A truly atrocious television mini-series (the second in the “V” series) has been resurrected for “V: The Final Battle.” This is (apparently) the second in the V series (“V” stands for Visitors, or maybe Vituperative snake aliens), and shockingly, not the last. In fact, the “Final Battle” was apparently followed by a weekly TV series which – irony alert – ended up being cancelled in favour of “Dallas.” Wow! What times the eighties were!
At any rate, this DVD wraps a mediocre TV series in a mini…um value package. The audio and video are as fine as can be expected, but there’s no extras or content of any kind. This is (apparently) in stark contrast to the Original Mini-Series DVD release, which was apparently a much bigger budget production, loaded with extras. Warning to V fans or collectors: don’t expect the same level of quality from this disc.
Anyway, this doubledisc set features the three episodes of the Final Battle mini-series, which pitted a small group of “Resistance” fighters against a supposedly friendly group of alien invaders who have – at this point – subverted 99.9994% of humanity. Spoiler in the next sentence! The friendly aliens are really evil snake people under their fake human skins (allegory in the face like a brick), who are only on Earth to eat us. Well then.
More spoilers: The Resistance is composed of a multi-ethnic group of salt-of-the-earth types. Fortunately for humanity the alien snake people have all of the political acumen of vipers as they spend the bulk of their time arguing amongst themselves and killing one another. Other notable items include a hybrid snake/human birth (yeesh), and a quisling priest who at one point states “This proves were all God’s children, made of the same genetic stuff!” Continuity errors abound: The second scene in the last episode features the main hero-type parachuting from an alien mothership hovering over a city – yet the shots of him falling are over wide open prairies.
Widescreen! Where did that come from? This was a made for TV mini-series, and I’m shocked to see a widescreen version for material this old. And this mini-series is pretty old – it shows. Scratches and dust damage are in abundance, as is the extreme graininess that seems to particularly inflict movies from this era (check out Star Trek: The Motion Picture for another hideous example). However, on the upside, colors are solid with blacks and reds clearly rendered and well-saturated, and there’s none of the artifacting or blurriness that plagued the Star Trek disc. Overall good work on the video, given the likely lousy condition of the master.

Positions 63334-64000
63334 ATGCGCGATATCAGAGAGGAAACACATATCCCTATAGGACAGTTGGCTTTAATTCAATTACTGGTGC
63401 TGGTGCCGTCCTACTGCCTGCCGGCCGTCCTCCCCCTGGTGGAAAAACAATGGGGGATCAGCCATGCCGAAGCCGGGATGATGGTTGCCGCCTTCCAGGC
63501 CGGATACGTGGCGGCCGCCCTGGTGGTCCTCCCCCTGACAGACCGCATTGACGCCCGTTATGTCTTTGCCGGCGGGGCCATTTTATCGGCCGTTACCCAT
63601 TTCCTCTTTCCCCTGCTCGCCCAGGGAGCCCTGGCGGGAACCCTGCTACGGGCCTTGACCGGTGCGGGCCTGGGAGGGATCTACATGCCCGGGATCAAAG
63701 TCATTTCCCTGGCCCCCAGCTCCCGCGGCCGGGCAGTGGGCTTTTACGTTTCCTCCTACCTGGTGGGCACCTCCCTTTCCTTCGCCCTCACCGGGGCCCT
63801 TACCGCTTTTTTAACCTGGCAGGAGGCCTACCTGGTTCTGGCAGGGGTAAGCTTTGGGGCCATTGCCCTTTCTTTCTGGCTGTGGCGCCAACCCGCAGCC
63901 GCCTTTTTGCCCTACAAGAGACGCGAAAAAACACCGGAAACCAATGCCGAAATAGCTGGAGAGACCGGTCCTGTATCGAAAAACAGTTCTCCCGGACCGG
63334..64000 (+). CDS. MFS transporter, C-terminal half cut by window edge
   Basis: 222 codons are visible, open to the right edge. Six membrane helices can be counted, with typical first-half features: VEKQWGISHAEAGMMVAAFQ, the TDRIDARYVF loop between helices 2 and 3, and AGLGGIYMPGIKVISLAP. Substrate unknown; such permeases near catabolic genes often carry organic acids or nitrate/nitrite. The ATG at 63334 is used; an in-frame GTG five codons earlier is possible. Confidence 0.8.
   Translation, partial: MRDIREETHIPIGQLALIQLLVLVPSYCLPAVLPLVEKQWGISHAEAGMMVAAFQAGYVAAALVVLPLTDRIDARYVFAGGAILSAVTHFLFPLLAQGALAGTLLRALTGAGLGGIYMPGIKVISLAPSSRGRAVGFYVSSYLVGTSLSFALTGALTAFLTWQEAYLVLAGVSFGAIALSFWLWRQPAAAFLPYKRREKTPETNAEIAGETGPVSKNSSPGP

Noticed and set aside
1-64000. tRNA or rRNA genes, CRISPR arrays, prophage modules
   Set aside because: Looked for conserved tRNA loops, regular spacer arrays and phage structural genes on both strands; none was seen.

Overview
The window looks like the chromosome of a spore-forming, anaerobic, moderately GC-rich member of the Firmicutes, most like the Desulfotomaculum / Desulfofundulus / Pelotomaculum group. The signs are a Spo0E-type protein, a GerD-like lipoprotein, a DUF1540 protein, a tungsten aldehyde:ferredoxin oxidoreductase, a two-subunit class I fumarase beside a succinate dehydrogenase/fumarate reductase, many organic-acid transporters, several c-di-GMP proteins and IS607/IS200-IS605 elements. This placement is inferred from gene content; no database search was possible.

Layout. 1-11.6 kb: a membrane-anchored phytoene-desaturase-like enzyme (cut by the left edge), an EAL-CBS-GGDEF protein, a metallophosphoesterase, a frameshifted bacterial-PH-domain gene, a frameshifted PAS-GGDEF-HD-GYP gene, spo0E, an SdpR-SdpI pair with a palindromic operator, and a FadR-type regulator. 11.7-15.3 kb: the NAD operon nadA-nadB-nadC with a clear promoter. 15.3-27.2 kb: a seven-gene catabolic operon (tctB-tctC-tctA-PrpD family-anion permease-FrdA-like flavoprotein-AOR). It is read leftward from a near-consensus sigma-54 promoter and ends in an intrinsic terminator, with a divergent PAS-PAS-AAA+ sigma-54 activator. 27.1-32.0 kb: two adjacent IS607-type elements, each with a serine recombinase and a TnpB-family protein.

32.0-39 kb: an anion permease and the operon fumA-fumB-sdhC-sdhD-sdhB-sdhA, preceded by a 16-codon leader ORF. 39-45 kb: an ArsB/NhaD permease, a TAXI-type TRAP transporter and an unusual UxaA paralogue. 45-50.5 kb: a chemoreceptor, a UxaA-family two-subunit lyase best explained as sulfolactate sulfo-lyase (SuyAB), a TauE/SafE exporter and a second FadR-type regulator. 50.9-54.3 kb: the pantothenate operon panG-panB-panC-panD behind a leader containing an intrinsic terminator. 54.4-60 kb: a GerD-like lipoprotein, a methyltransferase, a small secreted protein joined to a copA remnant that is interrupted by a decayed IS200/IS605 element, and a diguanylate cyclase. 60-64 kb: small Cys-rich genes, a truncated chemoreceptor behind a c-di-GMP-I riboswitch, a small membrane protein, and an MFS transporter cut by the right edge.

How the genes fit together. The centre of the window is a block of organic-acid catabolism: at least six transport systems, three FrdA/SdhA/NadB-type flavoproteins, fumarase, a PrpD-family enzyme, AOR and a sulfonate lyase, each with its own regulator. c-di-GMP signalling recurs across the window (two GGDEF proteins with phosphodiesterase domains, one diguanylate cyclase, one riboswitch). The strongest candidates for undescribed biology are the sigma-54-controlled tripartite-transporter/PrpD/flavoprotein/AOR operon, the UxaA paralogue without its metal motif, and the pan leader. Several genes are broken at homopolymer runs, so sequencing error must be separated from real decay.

Straight Dolby 2.0 mono gets the job done in a decidedly zero-frills way. Try this: put in Star Wars Episode II and watch a few scenes. Then, fire up one of the V discs. That’s mono, baby. Note, however, that audio gets a pretty good rating – its well mastered mono, with voices and sound effects coming though well and clearly, if only from straight ahead.
- Michael Ironside is the strongest presence on screen here, and it’s great to see him in an early role.
- Does anyone else see parallels between World War II and/or Vietnam and the V series? There are a few great scenes where the Resistance members are discussing nuclear escalation (apparently the same snake aliens that have to scour the stars looking for people to eat have massive nuclear weapons), in which they seem to be referencing actual timeline events in Vietnam. Also the whole concept of the Resistance (i.e.: Charles de Gaul and the French Resistance), and the fascistic logos and imagery of the Visitors (snake alien Nazis) are completely unambiguous references to World War II. In case its not clear enough, the voice over during the celebration of the Visitor’s defeat finally intones that we are witnessing the greatest celebration since the end of World War II. Of course the “Greatest Celebration” consists of file footage of communist Chinese people standing in regimented ranks, and gaggles of destitute Indian peasants posing for National Geographic. Oh well.
- Check out that list of subtitles (8 languages!) – I had never even heard of Bahasa before seeing this disc. Did V have a big international following, or is Warner just an exceptionally progressive international company? Either way, an interesting choice of budget allocation.
Anyway, a lackluster series gets a lackluster DVD. No surprises – buy it if you’re a fan.